Nazi Lauck NSDAP/AO


Competing with each other for ‘first over the Rhine brownie points’ ‘Operation Market Garden’ was Field Marshall Bernard L. Montgomery’s overly ambitious plan to pierce the Ruhr from which the French had been ejected twenty years earlier.

When troops of the First British Airborne dropped on Arnhem to seize the bridge crossing the British media hailed the operation as ‘a stunning success’. In fact it was yet another monumental blunder dressed up as victory, though the full extent of the disaster wasn’t open to inspection for another thirty years when Cornelius Ryan’s book, A Bridge Too Far caused a re-think.

At the time the BBC announced the operation as ‘an incredible achievement, certainly one of the outstanding operations of the war.’ When the British forces were forced into ignominious retreat the BBC quickly changed its tune to, ‘a valuable stand by a depleted, gallant, and undaunted force.’

This in fact was nearer the truth but it did miss the point. The operation was foolhardy to the extreme and should never have even been considered. Correspondent Cyril Ray, who took part in the drop on Nijmegen complained bitterly. "We tart up our reverses so heroically that it takes an effort to grasp that Arnhem was not merely a British defeat, it was a German victory."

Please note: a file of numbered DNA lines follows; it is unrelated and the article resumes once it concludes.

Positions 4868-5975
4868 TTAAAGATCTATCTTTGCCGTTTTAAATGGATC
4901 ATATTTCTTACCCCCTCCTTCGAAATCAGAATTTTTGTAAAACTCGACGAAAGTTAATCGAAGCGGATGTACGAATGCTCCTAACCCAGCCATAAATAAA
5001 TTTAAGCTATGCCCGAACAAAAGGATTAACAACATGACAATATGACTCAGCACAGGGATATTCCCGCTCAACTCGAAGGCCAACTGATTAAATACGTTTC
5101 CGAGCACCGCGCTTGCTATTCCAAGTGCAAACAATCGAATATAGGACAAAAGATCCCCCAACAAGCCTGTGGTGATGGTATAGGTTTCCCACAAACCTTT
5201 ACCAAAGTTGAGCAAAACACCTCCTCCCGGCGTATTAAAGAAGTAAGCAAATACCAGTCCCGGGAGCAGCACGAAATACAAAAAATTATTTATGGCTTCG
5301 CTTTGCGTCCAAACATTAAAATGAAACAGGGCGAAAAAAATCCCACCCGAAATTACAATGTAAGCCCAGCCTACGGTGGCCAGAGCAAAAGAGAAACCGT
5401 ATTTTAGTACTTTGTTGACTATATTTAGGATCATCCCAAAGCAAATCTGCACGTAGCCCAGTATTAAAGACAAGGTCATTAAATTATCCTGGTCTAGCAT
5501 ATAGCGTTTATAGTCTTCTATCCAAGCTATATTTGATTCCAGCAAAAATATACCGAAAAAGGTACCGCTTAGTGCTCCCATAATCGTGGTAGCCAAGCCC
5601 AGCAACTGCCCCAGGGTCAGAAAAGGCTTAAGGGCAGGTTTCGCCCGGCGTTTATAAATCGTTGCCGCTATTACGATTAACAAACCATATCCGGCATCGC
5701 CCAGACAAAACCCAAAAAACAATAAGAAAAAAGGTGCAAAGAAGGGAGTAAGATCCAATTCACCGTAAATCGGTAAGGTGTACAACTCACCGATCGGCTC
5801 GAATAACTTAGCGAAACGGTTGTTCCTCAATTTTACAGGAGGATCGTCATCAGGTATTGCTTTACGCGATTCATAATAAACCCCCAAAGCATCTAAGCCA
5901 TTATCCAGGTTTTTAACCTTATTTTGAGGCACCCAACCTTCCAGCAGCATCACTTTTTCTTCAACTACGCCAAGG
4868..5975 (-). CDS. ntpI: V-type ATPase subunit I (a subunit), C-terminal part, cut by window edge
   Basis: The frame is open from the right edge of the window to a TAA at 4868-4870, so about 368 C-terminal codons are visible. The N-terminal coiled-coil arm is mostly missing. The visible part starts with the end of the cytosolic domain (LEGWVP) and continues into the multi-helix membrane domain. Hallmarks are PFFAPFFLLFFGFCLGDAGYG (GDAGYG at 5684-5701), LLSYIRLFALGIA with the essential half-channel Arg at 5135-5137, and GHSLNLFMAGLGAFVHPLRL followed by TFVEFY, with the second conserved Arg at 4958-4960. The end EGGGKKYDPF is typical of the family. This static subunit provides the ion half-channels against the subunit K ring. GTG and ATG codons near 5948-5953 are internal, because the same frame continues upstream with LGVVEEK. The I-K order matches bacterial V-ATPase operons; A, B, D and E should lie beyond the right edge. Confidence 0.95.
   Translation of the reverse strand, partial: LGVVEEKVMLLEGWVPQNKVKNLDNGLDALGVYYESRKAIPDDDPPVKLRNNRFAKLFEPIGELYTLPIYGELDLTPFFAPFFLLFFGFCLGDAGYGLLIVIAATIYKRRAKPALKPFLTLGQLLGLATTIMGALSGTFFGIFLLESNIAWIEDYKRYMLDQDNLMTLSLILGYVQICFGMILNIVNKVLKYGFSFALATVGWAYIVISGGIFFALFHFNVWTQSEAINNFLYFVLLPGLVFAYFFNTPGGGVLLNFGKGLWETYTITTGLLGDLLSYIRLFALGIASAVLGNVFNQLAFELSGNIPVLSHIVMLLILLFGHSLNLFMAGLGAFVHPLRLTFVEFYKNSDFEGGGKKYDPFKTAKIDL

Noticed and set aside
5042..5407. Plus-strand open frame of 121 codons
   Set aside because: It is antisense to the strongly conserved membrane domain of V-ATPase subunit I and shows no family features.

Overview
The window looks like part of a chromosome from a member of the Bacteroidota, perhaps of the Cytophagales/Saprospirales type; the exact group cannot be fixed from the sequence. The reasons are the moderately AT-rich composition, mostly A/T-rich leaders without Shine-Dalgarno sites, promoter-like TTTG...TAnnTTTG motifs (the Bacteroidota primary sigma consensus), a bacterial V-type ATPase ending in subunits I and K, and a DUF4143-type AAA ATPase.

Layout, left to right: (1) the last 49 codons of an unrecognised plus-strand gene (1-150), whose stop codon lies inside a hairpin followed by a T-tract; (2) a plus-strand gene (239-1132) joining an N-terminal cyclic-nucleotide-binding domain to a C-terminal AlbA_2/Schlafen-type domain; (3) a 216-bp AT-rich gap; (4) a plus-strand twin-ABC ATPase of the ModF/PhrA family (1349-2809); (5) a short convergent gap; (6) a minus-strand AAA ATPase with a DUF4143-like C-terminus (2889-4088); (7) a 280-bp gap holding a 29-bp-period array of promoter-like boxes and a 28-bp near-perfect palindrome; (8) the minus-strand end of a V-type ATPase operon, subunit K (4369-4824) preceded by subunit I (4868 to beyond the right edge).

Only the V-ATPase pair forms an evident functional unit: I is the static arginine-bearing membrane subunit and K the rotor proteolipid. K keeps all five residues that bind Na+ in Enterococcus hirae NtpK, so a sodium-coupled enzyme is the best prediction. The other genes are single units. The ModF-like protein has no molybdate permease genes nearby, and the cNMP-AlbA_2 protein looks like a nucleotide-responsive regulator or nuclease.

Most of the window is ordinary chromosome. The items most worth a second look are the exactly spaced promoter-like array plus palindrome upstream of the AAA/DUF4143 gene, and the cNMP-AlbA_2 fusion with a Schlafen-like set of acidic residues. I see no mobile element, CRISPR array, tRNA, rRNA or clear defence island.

He was even less happy to discover that the British officer in charge of censorship stuffed the correspondent’s dispatch into his battle dress blouse and produced them several days later. "Terribly sorry, you chaps, but I quite overlooked them." American readers were also kept in the dark. There wasn’t a single American correspondent at the crucial battle of Arnhem.

One thing which has however assiduously been ignored by practically all writers about this disaster is the following. The British troops (who fought with an uncommon tenacity and bravery) experienced such heavy casualties, that they were unable to take care of their wounded.

A British officer conceived of the idea to approach the German SS troops under a white flag to ask for assistance! The SS, honourable as always, stopped shooting, received the British delegation and agreed to a cease fire during which the British wounded were to be transported to German field hospitals to be taken care of. This was done and the British were cared for the same as the German wounded.

Disgracefully, no English soldier thusly saved and humanely treated has ever said 'Thank you', or if they ever did, none of their remarks have ever been published. This act of kindness and fairness by the SS has got be the first in history and to ignore it shows the depth of dishonesty by the allies.

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